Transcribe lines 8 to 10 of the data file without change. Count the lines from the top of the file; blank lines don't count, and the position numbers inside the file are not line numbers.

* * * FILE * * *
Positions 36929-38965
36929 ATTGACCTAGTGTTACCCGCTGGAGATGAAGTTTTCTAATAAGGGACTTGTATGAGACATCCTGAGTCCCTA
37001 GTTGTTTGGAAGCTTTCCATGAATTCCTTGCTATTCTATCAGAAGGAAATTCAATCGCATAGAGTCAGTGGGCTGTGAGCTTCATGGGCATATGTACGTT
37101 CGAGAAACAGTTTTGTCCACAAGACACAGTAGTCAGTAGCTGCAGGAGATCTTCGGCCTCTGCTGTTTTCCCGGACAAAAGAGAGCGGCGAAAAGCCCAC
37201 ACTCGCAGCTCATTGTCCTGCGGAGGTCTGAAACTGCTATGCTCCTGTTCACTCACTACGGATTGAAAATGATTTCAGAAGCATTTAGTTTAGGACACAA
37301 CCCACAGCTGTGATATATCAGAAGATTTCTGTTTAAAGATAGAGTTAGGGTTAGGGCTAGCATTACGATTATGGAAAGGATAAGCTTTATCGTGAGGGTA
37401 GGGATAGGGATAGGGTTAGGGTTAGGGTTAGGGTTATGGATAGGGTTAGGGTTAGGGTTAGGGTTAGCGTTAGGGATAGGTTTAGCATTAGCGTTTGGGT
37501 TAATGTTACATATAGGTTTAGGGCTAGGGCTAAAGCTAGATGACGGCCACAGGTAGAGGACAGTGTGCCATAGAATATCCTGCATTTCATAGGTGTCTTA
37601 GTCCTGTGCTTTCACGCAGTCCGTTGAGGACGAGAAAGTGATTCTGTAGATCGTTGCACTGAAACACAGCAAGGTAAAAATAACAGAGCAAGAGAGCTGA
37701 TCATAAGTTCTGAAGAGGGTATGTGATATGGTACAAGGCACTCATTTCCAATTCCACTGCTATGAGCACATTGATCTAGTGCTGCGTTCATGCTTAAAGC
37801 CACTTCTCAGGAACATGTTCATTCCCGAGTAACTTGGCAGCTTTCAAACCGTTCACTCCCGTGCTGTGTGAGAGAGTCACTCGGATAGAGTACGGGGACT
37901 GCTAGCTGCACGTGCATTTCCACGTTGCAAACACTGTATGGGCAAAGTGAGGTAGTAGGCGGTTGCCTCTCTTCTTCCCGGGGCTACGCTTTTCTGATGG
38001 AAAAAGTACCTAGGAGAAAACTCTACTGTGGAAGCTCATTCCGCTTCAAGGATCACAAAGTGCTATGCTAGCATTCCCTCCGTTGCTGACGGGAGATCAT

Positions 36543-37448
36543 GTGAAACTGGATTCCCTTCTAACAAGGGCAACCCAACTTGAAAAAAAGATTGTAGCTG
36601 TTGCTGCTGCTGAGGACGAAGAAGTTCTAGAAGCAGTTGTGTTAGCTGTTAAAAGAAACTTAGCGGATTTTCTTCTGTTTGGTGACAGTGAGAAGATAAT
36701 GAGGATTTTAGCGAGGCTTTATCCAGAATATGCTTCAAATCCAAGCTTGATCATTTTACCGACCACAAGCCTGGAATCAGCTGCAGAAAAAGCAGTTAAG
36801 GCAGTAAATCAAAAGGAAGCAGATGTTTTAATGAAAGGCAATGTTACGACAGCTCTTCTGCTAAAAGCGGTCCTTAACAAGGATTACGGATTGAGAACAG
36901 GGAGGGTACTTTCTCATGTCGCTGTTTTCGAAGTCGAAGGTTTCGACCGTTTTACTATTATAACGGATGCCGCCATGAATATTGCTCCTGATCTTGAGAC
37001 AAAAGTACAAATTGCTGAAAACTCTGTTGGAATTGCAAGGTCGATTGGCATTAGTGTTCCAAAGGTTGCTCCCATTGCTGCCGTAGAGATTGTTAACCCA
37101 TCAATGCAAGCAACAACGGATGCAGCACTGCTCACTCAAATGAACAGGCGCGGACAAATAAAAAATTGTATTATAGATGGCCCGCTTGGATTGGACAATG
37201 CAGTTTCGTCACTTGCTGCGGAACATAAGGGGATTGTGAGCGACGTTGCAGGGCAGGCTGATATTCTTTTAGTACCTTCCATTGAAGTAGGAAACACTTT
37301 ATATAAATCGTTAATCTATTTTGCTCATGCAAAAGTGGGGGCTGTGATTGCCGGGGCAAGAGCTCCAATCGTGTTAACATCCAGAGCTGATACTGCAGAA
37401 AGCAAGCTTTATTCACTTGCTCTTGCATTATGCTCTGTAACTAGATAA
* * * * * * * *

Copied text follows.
37501 TAATGTTACATATAGGTTTAGGGCTAGGGCTAAAGCTAGATGACGGCCACAGGTAGAGGACAGTGTGCCATAGAATATCCTGCATTTCATAGGTGTCTTA
37601 GTCCTGTGCTTTCACGCAGTCCGTTGAGGACGAGAAAGTGATTCTGTAGATCGTTGCACTGAAACACAGCAAGGTAAAAATAACAGAGCAAGAGAGCTGA
37701 TCATAAGTTCTGAAGAGGGTATGTGATATGGTACAAGGCACTCATTTCCAATTCCACTGCTATGAGCACATTGATCTAGTGCTGCGTTCATGCTTAAAGC